Thanks for the plugin - love the revert feature. We have been getting hammered by Ukraine and Russia lately as well as France.

Kenbo February 17, 2016 at 12:20 am • Reply

Hope you folks here at Wordfence (WF) don't mind me posting this. Feel free to delete.

Here's a great way to block a "bunch of brutes" with a single word or two...

After setting up the website I make sure that I get notifications. When I get an attack I take a note of what "brute name" their using for my login username. I copy that and go to my site > WP > Options > scroll to "Login Security Options", the last line: "Immediately block the IP of users who try to sign in as these usernames" I paste the "brute" name in the box. This seems to block a number of attackers at once that tend to use the same "brute name".

Really love this option. I do have premium, which gives me more of a surgical way of cutting out the "brutes".

ohbegah February 17, 2016 at 3:56 am • Reply

I had a problem with people from the Ukraine over Christmas. Blocking and redirecting them to the most obnoxious You Tube video I could find has kept them away along with the the bots from China, Russia, ect...

I have a question that may be far-fetched, if not impossible to do, but it has been rolling around in the back of my mind since Christmas.

Is it possible to have a plugin that checks IP addresses even before a person / bot can get to a site? i.e- Somebody or a bot from a universal blacklisted IP address tries to enter a website. With this fictional plugin in place, the person / bot would be denied automatically before they could try to do something stupid. I asked my host about this and didn't get a answer.

I don't mind putting the time and energy into my site, but I've spent many hours blocking IP addresses ( this was before I had premium and country blocking) and even then, it wasn't enough. Just when I thought I had a handle the Yandex spider out of Russia, they'd appear again. The same with the Baidu spider out of China.

This may be a dumb idea, but it would make things a bit easier and I would pay for such a thing if it existed.

Lbo February 17, 2016 at 4:00 am • Reply

"The Ukraine is the top offender, ...The United States is second. Our hypothesis is that this is where most data centers are based and therefore most compromised sites, from which attacks are launched, will be based in the USA."

or maybe there are a lot of crackers in the Usa. nothing to be ashamed of.

mark February 17, 2016 at 9:29 am • Reply

LOL! Thanks, good point.

Angel February 17, 2016 at 4:45 am • Reply

Thanks for your awesome plugin! I got a lot of traffic from ukraine this month too, so my top blocked ip addresses are from there.

Keep up the good work, im gonna think about the premium soon!

Joe February 21, 2016 at 3:43 pm • Reply

The main reason for these attempts no has mentioned!

From my research, I have found it all has to do with Google!

Most of these IP's attacks also keep hammering xmlrpc, at the time Google bots are scanning your site. The result is google cannot scan your site, resulting you cannot be found on the google search!

SO MY QUESTION IS WHO ARE THE PEOPLE ? My speculation is the people are SEO providers for Wordpress!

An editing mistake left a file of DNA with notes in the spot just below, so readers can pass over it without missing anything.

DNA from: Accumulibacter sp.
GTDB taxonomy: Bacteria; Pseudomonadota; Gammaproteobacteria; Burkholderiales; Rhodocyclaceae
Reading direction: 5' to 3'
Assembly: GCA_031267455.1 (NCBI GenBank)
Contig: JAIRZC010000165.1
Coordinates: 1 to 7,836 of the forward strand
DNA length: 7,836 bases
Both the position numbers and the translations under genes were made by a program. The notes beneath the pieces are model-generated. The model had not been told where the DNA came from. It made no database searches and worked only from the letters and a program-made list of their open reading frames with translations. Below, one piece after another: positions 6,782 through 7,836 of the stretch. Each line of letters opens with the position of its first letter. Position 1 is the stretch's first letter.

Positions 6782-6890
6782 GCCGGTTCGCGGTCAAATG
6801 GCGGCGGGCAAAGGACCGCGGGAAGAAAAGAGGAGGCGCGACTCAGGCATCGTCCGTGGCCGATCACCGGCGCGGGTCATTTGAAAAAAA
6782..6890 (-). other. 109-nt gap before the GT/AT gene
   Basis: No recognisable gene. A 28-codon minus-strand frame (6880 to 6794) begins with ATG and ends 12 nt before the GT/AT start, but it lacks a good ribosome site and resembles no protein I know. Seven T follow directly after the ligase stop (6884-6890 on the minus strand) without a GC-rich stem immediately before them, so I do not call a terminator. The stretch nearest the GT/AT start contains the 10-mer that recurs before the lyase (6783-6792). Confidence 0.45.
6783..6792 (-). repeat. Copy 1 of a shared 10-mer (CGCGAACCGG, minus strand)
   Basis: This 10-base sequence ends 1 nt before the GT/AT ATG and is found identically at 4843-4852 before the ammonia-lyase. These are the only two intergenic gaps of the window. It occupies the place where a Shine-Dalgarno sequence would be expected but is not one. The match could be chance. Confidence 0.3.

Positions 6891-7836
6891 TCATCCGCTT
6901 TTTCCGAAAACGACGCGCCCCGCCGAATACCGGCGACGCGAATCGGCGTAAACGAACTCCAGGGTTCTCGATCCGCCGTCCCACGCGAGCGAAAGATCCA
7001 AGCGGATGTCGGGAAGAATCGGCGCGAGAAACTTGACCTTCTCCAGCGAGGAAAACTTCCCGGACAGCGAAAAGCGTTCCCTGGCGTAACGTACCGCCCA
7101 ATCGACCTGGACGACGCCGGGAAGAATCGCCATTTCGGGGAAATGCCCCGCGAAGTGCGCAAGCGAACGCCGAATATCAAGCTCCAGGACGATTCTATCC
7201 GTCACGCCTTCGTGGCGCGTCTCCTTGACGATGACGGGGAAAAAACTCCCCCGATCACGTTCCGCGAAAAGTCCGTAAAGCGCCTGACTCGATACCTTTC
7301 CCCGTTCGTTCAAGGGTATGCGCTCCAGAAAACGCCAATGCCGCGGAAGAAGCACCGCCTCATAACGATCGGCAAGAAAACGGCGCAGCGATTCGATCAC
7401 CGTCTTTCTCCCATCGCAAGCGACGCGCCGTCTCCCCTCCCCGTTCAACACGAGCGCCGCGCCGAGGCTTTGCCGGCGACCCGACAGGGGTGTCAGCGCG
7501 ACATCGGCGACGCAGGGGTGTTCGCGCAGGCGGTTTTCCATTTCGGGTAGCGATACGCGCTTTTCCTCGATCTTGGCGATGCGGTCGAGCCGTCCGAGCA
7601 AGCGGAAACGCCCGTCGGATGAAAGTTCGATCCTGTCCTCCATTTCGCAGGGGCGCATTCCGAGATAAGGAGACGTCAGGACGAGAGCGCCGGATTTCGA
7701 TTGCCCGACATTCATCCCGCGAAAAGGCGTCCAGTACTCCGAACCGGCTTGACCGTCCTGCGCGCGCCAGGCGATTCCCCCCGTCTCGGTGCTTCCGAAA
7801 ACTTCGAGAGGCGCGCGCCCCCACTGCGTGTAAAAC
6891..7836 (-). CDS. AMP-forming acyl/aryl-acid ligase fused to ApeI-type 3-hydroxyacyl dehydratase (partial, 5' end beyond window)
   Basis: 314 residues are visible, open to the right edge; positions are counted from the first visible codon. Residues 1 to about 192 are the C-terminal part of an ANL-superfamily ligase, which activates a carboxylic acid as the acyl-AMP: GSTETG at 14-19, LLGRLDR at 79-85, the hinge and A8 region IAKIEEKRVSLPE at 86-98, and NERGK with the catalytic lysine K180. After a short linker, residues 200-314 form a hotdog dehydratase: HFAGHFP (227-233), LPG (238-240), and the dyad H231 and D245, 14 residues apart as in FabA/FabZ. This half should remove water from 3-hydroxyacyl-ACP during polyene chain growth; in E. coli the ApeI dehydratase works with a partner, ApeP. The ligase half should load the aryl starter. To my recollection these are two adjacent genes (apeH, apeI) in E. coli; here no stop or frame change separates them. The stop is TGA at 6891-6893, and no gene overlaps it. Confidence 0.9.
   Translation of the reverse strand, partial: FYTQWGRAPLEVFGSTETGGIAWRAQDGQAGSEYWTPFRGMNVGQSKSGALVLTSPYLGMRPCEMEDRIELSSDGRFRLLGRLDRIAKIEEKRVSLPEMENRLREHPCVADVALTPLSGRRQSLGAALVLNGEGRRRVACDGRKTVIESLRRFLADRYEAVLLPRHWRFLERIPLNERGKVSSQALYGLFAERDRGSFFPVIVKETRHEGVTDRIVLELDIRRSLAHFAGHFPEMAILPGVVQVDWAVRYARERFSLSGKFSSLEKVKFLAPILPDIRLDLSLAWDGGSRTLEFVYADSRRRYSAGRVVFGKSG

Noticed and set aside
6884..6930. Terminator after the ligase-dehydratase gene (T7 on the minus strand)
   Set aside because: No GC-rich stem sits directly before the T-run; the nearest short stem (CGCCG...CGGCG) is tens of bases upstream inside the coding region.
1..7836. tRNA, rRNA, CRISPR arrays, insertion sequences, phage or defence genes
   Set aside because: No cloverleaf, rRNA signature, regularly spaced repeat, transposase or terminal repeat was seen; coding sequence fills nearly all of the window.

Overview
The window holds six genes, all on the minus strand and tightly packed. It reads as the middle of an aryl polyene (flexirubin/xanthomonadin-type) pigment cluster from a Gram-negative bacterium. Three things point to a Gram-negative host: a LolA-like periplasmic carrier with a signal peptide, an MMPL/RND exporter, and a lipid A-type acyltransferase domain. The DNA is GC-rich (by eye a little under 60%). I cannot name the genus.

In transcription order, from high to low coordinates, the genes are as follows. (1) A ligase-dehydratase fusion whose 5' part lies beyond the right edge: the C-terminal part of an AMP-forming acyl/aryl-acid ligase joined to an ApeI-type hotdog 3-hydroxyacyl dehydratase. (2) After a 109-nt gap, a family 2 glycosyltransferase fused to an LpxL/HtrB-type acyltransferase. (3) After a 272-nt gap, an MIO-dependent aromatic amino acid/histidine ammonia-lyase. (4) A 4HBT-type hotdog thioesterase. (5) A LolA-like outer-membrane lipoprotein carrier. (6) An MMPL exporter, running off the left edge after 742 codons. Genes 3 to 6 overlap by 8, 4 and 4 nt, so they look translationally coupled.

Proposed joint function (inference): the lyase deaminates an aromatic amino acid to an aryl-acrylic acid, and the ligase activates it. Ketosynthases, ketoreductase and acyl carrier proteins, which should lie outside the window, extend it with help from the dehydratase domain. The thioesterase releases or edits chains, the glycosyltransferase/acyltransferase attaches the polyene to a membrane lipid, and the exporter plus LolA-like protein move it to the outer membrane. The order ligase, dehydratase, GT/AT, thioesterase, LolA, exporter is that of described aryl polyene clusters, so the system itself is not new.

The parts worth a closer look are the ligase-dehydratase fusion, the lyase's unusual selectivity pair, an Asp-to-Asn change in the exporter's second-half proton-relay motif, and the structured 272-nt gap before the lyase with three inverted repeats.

Lisa Chaves February 22, 2016 at 3:10 am • Reply

Hi Mark

Nowadays there are so many people who are trying their hard to crack WordPress passwords. From last few days, I had also getting so many failed login attempts.

Someone trying to access my WordPress again and again.

I had already installed Wordfence security plugin but I don't know where to block them.

Now would follow what you said in this article. Let me see If it worked.

Thanks for sharing this article with us. :D

LadyImpactOhio February 22, 2016 at 10:44 am • Reply

I currently have the free version but I'm considering upgrading to the premium. One concern/question. So then with the 2-factor sign in you get a text on your cell you have to respond to? If so, that means if you don't have your cell, left it at home while you're out, battery is dead etc, you won't be able to sign into your site?

mark February 22, 2016 at 11:00 am • Reply

Yes, that's correct, you need your cellphone to sign in.

Ed February 23, 2016 at 9:50 am • Reply

Thanks for all you do Wordfence, I'm a happy premium customer. Regarding your brute force attacks coming from mainly the Ukraine on 2 ip addresses, what are the ip addresses, we will certinaly make sure they are blacklisted on our server? Thanks.

Shirley September 3, 2016 at 10:47 pm • Reply

Did you get reply to your ? For IP addresses so you could block?

Sandra April 7, 2016 at 6:42 am • Reply

I have had 50 brute force attempts in one day.! Thought it was personal. It's was so ridiculous that the site was in maintenance mode and they still tried. Mainly from Ukraine, Russia and US. Thanks to Word Fence I have paid more attention to security. Upgrading the the paid version.
Thank you guys for the awesome work you do!

Daniel July 1, 2016 at 6:12 am • Reply

Hi, I get hit twice a week for 2 years now, mostly from Ukraine, Turkey and Korea. Do you have an idea how they target the wordpress sites ? Randomly scanning the internet for Wordpress sites and trying to login ? In some cases, they tried to be clever in guessing the id, using words from the site name or names from the posts comments. Is it a software running or is there an army of hackers trying to force entry ?
Thanks for your plugin!